Solar energy in Australia: The 2016 year in review
Posted on 01 Feb, 2017 in Solar Power
Solar energy and other renewables saw great success in 2016 – not only did large corporations including Apple, Google and Microsoft invest significantly in renewable resources, but the year also saw the Dubai Electricity and Water Authority break the record for the lowest cost of solar power in history.
However, as we move into the new year and face the renewable challenges of 2017, it's easy to forget just how far we've come. The feats accomplished in 2016 made it a crucial turning point for solar on many levels – so what were some of the highlights?
Fossil fuels pushed aside in future cities
The first – and arguably most significant – solar story to emerge from last year was a record low for the cost of solar. Dubai, the most populous city in the United Arab Emirates (UAE), was home to the solar record when, on May 1, 2016 the Dubai Electricity and Water Authority received bids for the 800 MW Sheigh Maktoum Solar Park Phase III that hit as low as US$3 per kWh.
While this marked the lowest ever recorded cost for solar energy, it also represented a shift in global attitudes away from traditional fossil fuels in favour of renewables. The low bids for solar make it the most cost-efficient energy option in the UAE, easily beating available fossil-fuel methods on cost and demonstrating its use in competitive and ambitious projects.
Tesla brings solar down to earth
Where will Tesla go in 2017? Nobody is ever entirely sure what the ambitious electric vehicle, solar and storage provider will announce next, with CEO Elon Musk declared either a genius or electrical mad scientist. Remove the layers of controversy, space exploration and hyperloops, however, and 2016 reveals itself as another impressive year for Tesla.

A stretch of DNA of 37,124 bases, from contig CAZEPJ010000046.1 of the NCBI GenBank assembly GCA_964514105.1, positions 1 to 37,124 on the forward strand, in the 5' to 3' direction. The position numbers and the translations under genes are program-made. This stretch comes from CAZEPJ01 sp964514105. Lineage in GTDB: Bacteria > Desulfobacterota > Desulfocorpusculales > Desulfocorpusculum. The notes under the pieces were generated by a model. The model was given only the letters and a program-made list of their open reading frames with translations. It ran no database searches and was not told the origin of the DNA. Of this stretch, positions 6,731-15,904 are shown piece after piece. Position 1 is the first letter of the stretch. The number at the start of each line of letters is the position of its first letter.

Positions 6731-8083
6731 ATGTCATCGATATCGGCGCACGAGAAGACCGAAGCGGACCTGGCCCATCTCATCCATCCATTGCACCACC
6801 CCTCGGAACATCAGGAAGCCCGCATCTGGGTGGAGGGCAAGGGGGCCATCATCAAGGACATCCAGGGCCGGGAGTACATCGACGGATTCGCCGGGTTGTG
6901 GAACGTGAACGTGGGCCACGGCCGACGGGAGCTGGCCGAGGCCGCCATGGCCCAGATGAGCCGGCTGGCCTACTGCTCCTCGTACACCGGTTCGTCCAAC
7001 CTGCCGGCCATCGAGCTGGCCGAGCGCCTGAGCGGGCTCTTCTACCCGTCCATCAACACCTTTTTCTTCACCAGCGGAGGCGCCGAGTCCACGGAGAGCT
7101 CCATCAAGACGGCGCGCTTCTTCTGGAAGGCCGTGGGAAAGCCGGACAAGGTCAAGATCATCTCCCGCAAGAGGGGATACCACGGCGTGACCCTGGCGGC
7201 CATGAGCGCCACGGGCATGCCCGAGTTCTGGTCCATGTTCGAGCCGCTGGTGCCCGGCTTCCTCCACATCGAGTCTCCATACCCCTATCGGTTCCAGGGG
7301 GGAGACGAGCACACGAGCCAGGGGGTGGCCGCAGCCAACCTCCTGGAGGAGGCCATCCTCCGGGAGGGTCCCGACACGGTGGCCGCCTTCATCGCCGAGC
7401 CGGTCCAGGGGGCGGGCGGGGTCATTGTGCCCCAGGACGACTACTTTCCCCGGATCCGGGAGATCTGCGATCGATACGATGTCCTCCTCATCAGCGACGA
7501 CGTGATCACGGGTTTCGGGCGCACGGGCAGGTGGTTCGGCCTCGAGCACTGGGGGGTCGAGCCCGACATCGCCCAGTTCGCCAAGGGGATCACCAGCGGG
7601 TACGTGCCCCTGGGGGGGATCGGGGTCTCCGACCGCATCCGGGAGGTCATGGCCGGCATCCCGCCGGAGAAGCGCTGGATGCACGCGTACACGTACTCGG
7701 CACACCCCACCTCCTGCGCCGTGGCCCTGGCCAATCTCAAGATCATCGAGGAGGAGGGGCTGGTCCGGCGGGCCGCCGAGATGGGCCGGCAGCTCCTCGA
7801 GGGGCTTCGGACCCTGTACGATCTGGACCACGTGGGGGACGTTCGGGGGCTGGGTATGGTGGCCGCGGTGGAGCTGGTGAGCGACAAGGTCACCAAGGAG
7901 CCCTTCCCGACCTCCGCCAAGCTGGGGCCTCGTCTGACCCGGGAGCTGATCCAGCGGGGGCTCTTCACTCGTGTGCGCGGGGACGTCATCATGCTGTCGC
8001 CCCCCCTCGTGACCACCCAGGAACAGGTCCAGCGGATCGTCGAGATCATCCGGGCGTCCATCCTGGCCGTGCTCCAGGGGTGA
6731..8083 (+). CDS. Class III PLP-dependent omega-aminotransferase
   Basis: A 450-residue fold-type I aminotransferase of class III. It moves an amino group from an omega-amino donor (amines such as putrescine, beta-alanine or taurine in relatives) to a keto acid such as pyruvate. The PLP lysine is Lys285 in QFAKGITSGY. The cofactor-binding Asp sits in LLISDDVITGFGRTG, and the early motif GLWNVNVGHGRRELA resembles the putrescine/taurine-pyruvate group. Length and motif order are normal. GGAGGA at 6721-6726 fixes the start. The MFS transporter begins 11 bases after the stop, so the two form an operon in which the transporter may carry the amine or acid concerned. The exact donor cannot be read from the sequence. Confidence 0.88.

Nearly four months after its August 1 announcement, Tesla's US$2.6 billion merger with SolarCity was finalised, with the acquisition labelled as part of Musk's plan to expedite the move from a fossil fuel energy economy into a solar future.
In between that time, however, another announcement came from the SpaceX founder: That following the acquisition of SolarCity, the company would be developing a new solar-roof product that could look as conspicuous as standard roof tiles.
"The solar roof consists of uniquely designed glass tiles that complement the aesthetics of any home, embedded with the highest efficiency photovoltaic cells," a statement from Tesla informed the public.
"Customers can choose which sections of their roof will contain the hidden solar technology while still having the entire roof look the same."
Pay-as-you-go solar removes need for infrastructure
How do you bring power to an area that has little or no access to an established energy infrastructure? This was the question asked when attempting to bring energy to parts of Africa without affordable electricity, with the answer looking to come from combined technologies.
Pay-as-you-go solar startups are growing in Africa – utilising solar PV, energy storage and mobile pay systems – showing great promise for areas lacking in accessible power. According to the International Renewable Energy Agency (IRENA), nearly 15 per cent of our 7.4 billion global population live without access to electricity.
However, the low cost and increased availability of off-grid renewable energy solutions means the issue could soon be a thing of the past. IRENA further notes that energy storage and solar PV combinations could provide electricity to 60 per cent of those currently without it – a figure of 670 million individuals.
While 2016 is now over, it's important that we don't forget how far we have come, and everything solar has achieved as it welcomes in another new year – and new challenges.
To learn more about solar, and what we at RK Solar can do for you and your home, get in touch with our team today.